Whether a bright, idyllic, cloud-filled heaven, or the fiery depths of hell, most people have some perception of the afterlife. In most cases, one’s idea of the afterlife is based in some type of religious or spiritual belief system. Trust in a type of afterlife because of religious conviction can lead one to be less distraught after the passing of a person close to them due to the comfort in knowing that the deceased is in a “better place”. Having religion to fall back on as a type of emotional touchstone can keep one level headed in the grieving process. This kind of security is especially crucial to teenagers coping with tragedy who do not have much life experience to guide them through the stages of grief. The question arises as to how exactly religious belief can affect the grieving process of teenagers. This study aims to draw out the connection between religious belief and the grieving process in Catholic teenagers experiencing the loss of a peer, in hopes of proving that some sort of faith in a higher power can be an affective aid in how teenagers handle grief.
Christian Religious Belief and the Grieving Process in Teenagers
As early as 1991, researchers conducted studies to discover the affiliation between religious belief and the grieving process. In 1991, David E. Balk, a Ph.D. with expertise in adolescent development, grief counseling, and bereavement during adolescence, performed a study to learn the “impact of attitudes towards religion upon grief reactions” (Becker, Blum, Xander, Lutterbach, Momm, Gysels, & Higginson, 2007). Balk’s study sampled a group of 42 adolescents (ages 14-19) dealing with the death of a sibling in the past 4 to 84 months. Balk investigated emotional reactions such as shock, anger, guilt, fear, and loneliness, as well as persistent thoughts about the deceased, and whether or not the participants experienced any kind of change in the grief felt after the loss of their sibling. The researcher also asked participants about the role religion played in their life before the loss of their sibling, the role of religion at the time of the study, whether or not religious belief provided aid in dealing with the loss, and if they considered religion valuable in general. This study led Balk to the conclusion that mourning can lead to an increased importance of religion in adolescents, but more research is necessary to provide a concrete relationship between religion and bereavement (Balk, 1991).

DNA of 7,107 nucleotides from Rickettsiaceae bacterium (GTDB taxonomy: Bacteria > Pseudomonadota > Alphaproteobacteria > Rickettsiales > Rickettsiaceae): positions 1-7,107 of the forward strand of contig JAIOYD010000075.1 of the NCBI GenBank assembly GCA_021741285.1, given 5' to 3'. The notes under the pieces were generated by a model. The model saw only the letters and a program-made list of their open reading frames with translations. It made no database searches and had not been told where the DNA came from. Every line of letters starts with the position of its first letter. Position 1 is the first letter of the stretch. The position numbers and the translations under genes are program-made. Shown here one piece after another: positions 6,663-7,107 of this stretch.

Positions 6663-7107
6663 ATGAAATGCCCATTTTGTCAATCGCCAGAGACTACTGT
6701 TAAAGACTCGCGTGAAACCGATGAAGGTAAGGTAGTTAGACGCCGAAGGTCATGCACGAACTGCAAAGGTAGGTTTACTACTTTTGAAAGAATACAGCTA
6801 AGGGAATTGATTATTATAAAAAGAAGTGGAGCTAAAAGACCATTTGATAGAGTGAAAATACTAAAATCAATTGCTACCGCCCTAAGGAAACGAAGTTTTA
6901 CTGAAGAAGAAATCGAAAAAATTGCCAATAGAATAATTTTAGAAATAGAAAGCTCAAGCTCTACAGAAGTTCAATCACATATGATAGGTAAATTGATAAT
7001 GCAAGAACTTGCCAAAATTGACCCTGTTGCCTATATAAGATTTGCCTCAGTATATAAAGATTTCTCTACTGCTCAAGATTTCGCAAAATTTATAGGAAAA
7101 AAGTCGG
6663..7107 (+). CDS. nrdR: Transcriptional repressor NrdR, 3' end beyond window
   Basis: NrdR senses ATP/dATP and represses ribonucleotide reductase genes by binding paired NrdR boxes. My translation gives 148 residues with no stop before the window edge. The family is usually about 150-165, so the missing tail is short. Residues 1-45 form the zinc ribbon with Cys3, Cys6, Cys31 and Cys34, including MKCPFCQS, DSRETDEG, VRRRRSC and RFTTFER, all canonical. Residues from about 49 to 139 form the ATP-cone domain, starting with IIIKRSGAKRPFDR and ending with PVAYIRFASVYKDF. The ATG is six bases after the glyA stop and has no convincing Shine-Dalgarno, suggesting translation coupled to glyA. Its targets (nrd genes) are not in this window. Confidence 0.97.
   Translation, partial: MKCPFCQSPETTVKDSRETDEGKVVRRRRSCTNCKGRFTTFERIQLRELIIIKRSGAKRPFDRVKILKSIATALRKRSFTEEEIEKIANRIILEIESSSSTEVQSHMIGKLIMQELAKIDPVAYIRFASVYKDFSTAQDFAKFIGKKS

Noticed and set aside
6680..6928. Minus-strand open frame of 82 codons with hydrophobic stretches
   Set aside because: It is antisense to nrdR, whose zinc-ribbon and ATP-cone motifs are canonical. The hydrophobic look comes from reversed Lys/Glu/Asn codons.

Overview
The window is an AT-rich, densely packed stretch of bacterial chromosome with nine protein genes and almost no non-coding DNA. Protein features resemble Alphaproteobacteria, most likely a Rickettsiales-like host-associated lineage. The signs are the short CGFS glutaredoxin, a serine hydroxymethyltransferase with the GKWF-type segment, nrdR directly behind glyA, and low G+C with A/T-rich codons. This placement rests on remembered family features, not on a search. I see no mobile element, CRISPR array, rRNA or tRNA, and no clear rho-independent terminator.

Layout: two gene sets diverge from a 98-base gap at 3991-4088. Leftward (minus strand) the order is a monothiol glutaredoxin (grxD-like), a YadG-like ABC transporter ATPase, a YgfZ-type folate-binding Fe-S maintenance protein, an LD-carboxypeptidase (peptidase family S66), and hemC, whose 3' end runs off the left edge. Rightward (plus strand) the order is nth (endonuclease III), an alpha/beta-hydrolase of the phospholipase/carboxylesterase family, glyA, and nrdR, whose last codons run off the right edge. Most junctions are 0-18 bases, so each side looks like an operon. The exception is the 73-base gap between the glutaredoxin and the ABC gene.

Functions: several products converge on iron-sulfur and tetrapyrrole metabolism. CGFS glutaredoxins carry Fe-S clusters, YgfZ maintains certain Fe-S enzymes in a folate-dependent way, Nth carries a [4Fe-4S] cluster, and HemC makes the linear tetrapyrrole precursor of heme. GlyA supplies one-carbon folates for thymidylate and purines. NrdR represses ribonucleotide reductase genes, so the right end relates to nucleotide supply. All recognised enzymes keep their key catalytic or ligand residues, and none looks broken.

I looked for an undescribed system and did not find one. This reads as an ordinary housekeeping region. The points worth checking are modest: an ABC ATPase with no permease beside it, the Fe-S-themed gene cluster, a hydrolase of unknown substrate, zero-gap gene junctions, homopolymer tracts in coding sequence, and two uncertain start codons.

Balk’s study on death and adolescent bereavement is among 31 similar studies included in Gerhild Becker’s systematic review of studies done on the subject of religion and grieving. Becker’s review is meant to accumulate all of the findings from 32 research studies to form a consensus on the impact of religious belief on bereavement. The review proved that 94% of the studies involved “show some positive effects of religious/spiritual beliefs on bereavement” (Becker et...